Many female MPs, especially Conservative ones of late, find it necessary to articulate a particular commitment to the cause of feminism. It’s a tick box exercise, declaring feminist credentials – usually via a written article or a speech in the Commons – it is necessary when the Labour party has, unfairly, always claimed the territory as its own.
As I can already hear the howls of protest, maybe I should just make clear my own feminist credentials. In 1987, I founded what became the UKs leading childcare consultancy. Within four years, six of the UK's top ten companies were my clients and had bought into my own mission statement of equality for women in the workplace.
This objective was achieved by ensuring that every woman on maternity leave, who wanted to return to work, could do so with ease. Each maternity leaver was provided with a personal childcare co-ordinator who not only sourced childcare during her maternity leave, but also provided ongoing training for home based child carers; spot checks, quality control visit reports to parents on a regular basis, emergency nannies, nursery appraisals and much more besides.
I took pride in the fact that my company born from an original idea, altered the way some of Britain's top employers thought about recruiting and promoting women throughout the 1990s. The feedback from companies such as Shell, Pfizer, GlaxoWelcome, Proctor and Gamble, Goldman Sachs and others was ‘employees love your service, and so do we’. My team and I were living the feminist dream.
So successful was the company that Harriett Harman sent a team of advisors in 1996 to spend a day in my head office to assess what we did and how we did it. Subsequently the new Labour government introduced a variation of my service at government departments in Harrogate.
Imitation is the finest form of flattery.
Occasionally, I was requested by co-ordinators to deal with some of the difficult cases. As the service progressed, the cases became more frequent.
As I talked to and dealt with these women, the more I realised that pursuing a course of perceived equality for all women can result in some being damaged in the process.
It became apparent that the provision of my company’s services within the workplace for thousands of women, took away any excuse for those women not to return to work. There was no longer any possibility of saying it was too difficult to source childcare or that the quality was an unknown entity. We were ‘hand-holding’ some women back into the workplace who didn’t actually want to be there.
Pressure not to be a stay-at-home mum now attacked these women from all angles; financial, employer, spouse or partner, family and my company, to which they were referred as soon as they informed the HR department they were pregnant. Most had relocated to work for their employer and many had no local family support whatsoever.
I sat with enough women crying many tears whilst I nursed their tiny babies trying to offer words of comfort, to understand that true feminism is about allowing without censure or prejudice, women to make the choices they want for themselves. There is no one solution that suits all women and that the mere concept of ‘having it all’ is a complete myth.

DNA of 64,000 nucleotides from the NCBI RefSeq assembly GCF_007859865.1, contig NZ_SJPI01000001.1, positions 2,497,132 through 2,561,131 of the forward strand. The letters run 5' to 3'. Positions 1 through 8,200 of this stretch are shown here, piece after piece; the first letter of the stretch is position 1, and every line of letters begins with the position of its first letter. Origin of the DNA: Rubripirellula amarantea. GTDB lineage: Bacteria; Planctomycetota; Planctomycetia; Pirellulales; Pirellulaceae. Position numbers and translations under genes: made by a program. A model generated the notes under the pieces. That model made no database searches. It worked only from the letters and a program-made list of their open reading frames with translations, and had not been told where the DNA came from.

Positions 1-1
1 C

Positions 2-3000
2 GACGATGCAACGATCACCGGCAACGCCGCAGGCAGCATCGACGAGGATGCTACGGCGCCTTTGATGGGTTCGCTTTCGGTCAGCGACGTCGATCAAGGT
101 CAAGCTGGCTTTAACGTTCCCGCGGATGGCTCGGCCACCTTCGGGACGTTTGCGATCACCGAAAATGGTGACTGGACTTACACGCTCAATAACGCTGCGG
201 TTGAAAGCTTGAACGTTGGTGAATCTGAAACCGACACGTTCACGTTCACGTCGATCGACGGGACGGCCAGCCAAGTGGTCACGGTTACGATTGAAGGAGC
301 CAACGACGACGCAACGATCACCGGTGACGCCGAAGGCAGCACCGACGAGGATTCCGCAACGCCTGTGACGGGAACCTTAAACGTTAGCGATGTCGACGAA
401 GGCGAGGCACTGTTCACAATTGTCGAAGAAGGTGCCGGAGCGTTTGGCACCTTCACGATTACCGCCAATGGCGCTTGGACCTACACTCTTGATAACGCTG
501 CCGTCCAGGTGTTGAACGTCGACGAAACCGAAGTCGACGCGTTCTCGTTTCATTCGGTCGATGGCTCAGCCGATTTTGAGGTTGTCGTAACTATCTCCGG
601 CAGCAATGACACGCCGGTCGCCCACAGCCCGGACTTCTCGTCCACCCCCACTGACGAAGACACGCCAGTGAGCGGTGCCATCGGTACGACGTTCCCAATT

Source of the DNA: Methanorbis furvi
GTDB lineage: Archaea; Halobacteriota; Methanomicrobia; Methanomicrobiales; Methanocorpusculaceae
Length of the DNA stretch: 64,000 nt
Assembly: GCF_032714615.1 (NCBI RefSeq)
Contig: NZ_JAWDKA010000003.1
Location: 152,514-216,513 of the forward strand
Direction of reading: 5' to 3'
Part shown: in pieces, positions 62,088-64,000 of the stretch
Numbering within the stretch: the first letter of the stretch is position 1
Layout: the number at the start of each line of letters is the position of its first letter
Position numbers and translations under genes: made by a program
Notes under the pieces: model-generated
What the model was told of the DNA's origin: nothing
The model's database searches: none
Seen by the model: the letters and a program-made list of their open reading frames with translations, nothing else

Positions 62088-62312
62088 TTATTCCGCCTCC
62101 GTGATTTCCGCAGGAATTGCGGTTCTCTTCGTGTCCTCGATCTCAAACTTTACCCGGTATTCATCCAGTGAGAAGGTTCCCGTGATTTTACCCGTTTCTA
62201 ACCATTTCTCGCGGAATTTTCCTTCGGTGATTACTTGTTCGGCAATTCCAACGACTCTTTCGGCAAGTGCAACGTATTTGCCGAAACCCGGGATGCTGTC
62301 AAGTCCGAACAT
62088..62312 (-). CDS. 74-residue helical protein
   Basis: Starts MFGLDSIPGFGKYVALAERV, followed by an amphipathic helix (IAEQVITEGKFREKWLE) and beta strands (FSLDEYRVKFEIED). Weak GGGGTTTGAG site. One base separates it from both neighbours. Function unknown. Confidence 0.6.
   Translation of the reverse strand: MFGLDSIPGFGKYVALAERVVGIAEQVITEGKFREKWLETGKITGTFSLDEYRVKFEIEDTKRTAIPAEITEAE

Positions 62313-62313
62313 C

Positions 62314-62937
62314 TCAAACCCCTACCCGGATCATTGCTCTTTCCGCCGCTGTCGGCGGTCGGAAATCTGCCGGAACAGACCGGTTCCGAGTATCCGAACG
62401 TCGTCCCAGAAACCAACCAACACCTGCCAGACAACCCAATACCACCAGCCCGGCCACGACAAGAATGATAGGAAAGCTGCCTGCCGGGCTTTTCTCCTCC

This week I read an article by Anne-Marie Slaughter in The Atlantic. Anne-Marie held her dream job as a director of foreign policy for Hilary Clinton in the White House, when she had her own damascene conversion to the reality of the juxtaposition between good parenting and ambition. I can totally relate to her article.
When I first became an MP and left home for most of the week, every week, my youngest was thirteen and there is no doubt that she has suffered as a result. I will carry the guilt of that with me forever. In the same way Anne-Marie wasn’t there for her son, I was never there when my daughter needed me. It wasn’t just that I couldn’t find the hockey socks when she needed them on a Tuesday morning at 8.45 am because I was in Westminster and she was at home, which made her late for school, different from the others because they did have their hockey socks and feeling bad, it was that I wasn’t there to notice the signs of unhappiness which crept into my home when the realisation hit that Mum wasn’t even going to be home at night like she had before.
And once again, I have come to the conclusion that the feminist dream of having it all only works if you are wealthy and can make real choices. If you can choose to work from home, thereby combining dual roles. Or run your own business, or be well paid enough to choose to employ a nanny and cleaner or an au pair and if you can have a job which means your work hours are flexible and you can get home at night. And then, only if that is what you really want.
Every woman’s experience of working and bringing up kids is different. It differs at each stage of a child’s life. Some women manage the early years with ease and then throw in the towel at the school gate. Some take off the early years and return to work later. The one universal truth is that for every woman who combines a career with childrearing and is on a middle or lower salary bracket and has no family support, life is tough and very hard work.
So, I hope no one minds if I am not one of the MPs who attempts to assert her feminist credentials at every opportunity. I have probably put mine into practice more than most. I am, however, a realist. Feminism has advanced equality for women and for that we should all be eternally grateful. But it has also created unrealistic expectations and has a large number of tears to answer for.